“At first I was thinking to myself that the crash was going to make my nationals prep a lot less enjoyable,” Stephen Bassett says of the thoughts he had running through his head as, dazed, he was helped up from the tarmac by a home care nurse. “Over the next few hours in the emergency room, it became clear that nats were out of the question, which was a big disappointment for me.”
And the culprit behind this trip to the ER?
“Well… I went for a training ride and got T-boned by a deer,” reads Bassett’s Instagram post from June 16. Accompanying the caption is an image of the American perched between two chairs nursing a broken collarbone, cracked ribs and extensive skin abrasions.
Like most professional cyclists he’s searching for the sun through the clouds and looking forward to that magic plate that so many pros have had fixed to their oft-broken clavicles. Bassett also had a guardian angel throughout his injury in the form of his mother, who was a nurse for 30 years.
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“She took really good care of me at home and made sure I had everything I needed to make a full recovery. She didn’t really leave my side for two weeks until I was mobile again,” he explains.
Eight weeks later and Bassett is back at the head of a race putting in a fantastic performance from the breakaway to score maximum points in the KOM classification on stage 1 of the Arctic Race of Norway, in typically wet and windy northern European conditions.
The American led over all three of the day’s categorized climbs to bank 13 points and the head-turning peacock jersey, buoyed on no doubt by his recovery.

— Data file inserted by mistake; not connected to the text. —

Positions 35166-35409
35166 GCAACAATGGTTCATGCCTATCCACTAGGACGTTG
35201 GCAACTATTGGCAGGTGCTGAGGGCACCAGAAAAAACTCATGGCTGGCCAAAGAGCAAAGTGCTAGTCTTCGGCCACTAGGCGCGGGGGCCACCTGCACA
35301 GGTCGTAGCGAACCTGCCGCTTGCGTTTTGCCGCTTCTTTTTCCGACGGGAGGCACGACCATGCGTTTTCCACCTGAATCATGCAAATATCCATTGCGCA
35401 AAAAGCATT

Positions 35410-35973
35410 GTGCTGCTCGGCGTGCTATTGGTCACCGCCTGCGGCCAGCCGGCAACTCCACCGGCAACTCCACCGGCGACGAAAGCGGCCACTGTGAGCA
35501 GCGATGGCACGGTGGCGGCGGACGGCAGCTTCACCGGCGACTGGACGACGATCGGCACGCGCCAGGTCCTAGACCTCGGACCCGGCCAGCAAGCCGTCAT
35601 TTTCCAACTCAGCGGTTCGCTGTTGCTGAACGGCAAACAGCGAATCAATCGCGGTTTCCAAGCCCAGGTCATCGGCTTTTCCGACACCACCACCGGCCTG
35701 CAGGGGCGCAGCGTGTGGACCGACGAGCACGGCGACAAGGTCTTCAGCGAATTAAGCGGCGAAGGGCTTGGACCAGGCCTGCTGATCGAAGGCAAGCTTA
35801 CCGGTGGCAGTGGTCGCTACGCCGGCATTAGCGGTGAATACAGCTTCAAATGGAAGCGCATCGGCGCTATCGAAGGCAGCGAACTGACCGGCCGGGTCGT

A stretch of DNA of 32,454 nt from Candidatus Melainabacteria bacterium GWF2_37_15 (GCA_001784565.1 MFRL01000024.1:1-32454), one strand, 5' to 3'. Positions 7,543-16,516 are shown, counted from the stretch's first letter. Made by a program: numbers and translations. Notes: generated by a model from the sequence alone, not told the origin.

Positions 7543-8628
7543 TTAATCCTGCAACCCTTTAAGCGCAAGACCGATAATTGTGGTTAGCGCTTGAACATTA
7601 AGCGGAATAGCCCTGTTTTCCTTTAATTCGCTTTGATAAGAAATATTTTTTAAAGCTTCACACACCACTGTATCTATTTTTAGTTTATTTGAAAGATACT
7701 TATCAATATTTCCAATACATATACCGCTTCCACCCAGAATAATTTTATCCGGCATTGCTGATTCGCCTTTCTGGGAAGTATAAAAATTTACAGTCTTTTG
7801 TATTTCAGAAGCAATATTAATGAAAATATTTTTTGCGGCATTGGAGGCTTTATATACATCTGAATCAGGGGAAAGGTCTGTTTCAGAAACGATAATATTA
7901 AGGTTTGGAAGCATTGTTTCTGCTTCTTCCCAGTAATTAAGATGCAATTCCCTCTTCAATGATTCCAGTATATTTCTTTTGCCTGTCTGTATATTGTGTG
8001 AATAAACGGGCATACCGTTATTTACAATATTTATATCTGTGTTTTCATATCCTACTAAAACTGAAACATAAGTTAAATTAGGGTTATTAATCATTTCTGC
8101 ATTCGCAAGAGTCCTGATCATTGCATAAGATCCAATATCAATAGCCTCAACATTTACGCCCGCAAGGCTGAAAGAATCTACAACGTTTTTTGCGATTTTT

“I’d say my shape is still a few percent off where I was for most of the season, but I’m really happy and keen to be at bike races and that motivation counts for a lot during a hard race.”
The 27-year-old was visibly the strongest climber in the breakaway of five riders and led over both ascents of the category one Korgfjellet climb, as well as the category two Elsfjord hill. The closest challenger to Bassett was Arron Van Poucke (Sport Vlaanderen – Baloise) but in every sprint, the man from Knoxville, Tennessee timed his efforts to perfection to beat the Belgian.
“Managing to take the three sprints today feels like a nice progression,” Bassett adds. “I’m trying to carve out a place for myself in cycling and that place seems to be getting in breakaways, but I’ve definitely found myself frustrated a few times this year when I didn’t capitalize on the opportunities to grab jersey classifications along the way.“
The fetching new peacock jersey design has overtaken the salmon jersey of previous editions, this time however there is no associated prize.
“I am a little sad there is no chance to win 500kg of smoked salmon anymore, so I will do my best to eat that amount at the hotel buffets.”
It has also been a fantastic start for Kristian Aasvold in his home race. The Norwegian took a three second time bonus on the second passage in Mo i Rana to place him fourth on GC.
Tomorrow’s stage features three category two climbs offering an overall total of nine points and will likely finish in a similar dogged fight for the line in the wind and rain of Norway.
Watch all the action throughout the week live on FloBikes, with the stage 2 program starting at 6:25 am CT.
Arctic Race of Norway KOM standings
1 BASSETT Stephen – Human Powered Health 13pts
2 VAN POUCKE Aaron – Sport Vlaanderen – Baloise 8
3 MATÉ Luis Ángel – Euskatel – Euskadi 2
4 CULVERWELL Sam – Trinity Racing 1
Arctic Race of Norway GC after stage one
1 ZINGLE Axel – Cofidis 10” 4:49:59
2 BURGAUDEAU Mathieu – TotalEnergies 7” 0:04
3 SYRITSA Gleb – Astana Qazaqstan Team 6” 0:05
4 AASVOLD Kristian – Human Powered Health 3” 0:08
5 BAX Sjoerd – Alpecin-Deceuninck 2” 0:09
6 CAPIOT Amaury – Team Arkéa Samsic 0:11
7 SCHULTZ Nick – Team BikeExchange – Jayco ”
8 BALLERSTEDT Maurice – Alpecin-Deceuninck ”
9 AALRUST Håkon – Team Coop ”
10 ANGULO Antonio – Euskatel – Euskadi ”